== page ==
Saving Malala

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PGP / News Pictures / ABACA

Children in Karachi hold a vigil for Malala's recovery.

Before the truck can roll to a halt, a throng of little boys hops out of the back. They run to join the men chanting on a grassy street corner in a posh neighborhood of Pakistan's capital, Islamabad. A man gives one of the young protesters a handwritten sign that says WE CONDEMN TERRORISM. He holds it up in front of his tiny chest. "Terrorism!" one of the men shouts, pumping his fist. "We condemn it!" the crowd responds. A city policeman watches from the periphery, a Kalashnikov leaning against his leg. "Malala!" another protester shouts. "Zindabad!" the crowd shouts back. "Long live Malala!"

It has been more than a week since Malala Yousafzai, a 14-year-old blogger and activist, was shot in the head while riding in a van on her way home from school, and people across Pakistan are not done being angry. From Islamabad in the north to Karachi in the south, demonstrators in all Pakistan's big cities have denounced the Taliban's brazen attack on the girl and two of her classmates in northwestern Pakistan's Swat Valley.

Malala, who is in stable condition after surgery, was flown to the Queen Elizabeth Hospital in Birmingham, England, on Oct. 15, and her British doctors say she could make a good recovery but she has several weeks of treatment ahead of her. She leaves behind a nation trying to understand why, despite years of fighting the Taliban, extremists can still attack children with impunity. Bound by outrage, Pakistan seems united — a rare occurrence. "The mood of the people is unforgiving," says Shaukat Qadir, a retired brigadier in the Pakistani army. "We have to do something."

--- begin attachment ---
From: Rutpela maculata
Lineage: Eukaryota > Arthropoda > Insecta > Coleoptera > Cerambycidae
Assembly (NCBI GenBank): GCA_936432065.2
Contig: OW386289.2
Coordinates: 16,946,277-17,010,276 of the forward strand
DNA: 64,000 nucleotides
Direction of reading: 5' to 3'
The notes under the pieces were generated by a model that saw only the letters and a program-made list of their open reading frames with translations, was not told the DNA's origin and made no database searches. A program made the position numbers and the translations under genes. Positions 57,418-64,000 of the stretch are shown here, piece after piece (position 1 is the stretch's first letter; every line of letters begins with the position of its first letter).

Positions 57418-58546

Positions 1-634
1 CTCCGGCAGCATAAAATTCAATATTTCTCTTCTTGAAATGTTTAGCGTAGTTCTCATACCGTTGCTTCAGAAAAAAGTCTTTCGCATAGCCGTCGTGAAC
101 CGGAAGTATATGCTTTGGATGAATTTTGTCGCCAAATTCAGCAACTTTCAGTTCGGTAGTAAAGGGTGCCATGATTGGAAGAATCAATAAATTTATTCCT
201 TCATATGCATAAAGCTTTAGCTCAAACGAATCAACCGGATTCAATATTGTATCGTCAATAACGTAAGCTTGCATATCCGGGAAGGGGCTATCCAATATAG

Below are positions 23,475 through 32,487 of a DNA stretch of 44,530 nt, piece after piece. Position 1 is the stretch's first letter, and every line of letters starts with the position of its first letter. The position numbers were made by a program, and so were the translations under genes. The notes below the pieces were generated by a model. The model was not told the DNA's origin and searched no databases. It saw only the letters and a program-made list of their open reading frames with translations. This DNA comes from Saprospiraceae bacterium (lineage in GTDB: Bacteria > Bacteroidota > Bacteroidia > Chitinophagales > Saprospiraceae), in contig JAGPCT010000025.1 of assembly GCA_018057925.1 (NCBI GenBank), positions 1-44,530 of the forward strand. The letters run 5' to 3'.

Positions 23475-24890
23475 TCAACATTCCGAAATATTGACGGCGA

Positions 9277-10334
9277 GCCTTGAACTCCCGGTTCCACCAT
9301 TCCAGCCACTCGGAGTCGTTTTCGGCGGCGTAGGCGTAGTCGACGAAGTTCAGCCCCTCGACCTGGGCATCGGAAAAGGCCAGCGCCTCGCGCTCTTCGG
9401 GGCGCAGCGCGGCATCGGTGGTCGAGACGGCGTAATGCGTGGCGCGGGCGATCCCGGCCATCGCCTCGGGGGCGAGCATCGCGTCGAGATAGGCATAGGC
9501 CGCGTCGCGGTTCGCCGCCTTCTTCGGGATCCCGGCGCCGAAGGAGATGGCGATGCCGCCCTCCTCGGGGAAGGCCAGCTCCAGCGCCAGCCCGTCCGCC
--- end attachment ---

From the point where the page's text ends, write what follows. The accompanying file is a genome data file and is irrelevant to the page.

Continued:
But what? Alas, there is little agreement about that. Within hours of the Oct. 9 attack, the Tehreek-e-Taliban Pakistan had claimed responsibility, calling Malala's advocacy for children's rights and education "pro-West" and "against Taliban." Since then, "nobody has condoned or endorsed the attack," says Mubashir Akram, a former political analyst for the U.S. embassy in Islamabad. "But when it comes to condemning the attacker, there is a division." As the anti-Taliban protests continue, another wave of outrage is gathering force. Islamist groups like Jamiat Ulema-e-Islam-Fazl say the international publicity lavished on Malala's case is diverting attention from Pakistan's other problems, especially the widely criticized campaign of U.S. drone strikes against militants on the Pakistan-Afghanistan border. Hundreds of civilians have been killed by the drones since 2004, including 176 children, according to the Bureau of Investigative Journalism. "[The Islamists] say, O.K., this is bad, but what about the drones?" says Akram.

It isn't just Islamists raising that question. Mainstream political leaders in the border areas — which have long been affected by extremist violence, military offensives and drone strikes — also wonder at the sudden attention. "There are so many young girls who have been killed in the last few years by drones and suicide attacks," says Ajmal Khan Wazir, a central senior vice president of the Pakistan Muslim League (Quaid-e-Azam) and a resident of South Waziristan. "Everybody is crying for Malala, but nobody is crying for the other Malalas." This cycle of violence and recrimination makes decisive action against her attackers unlikely.

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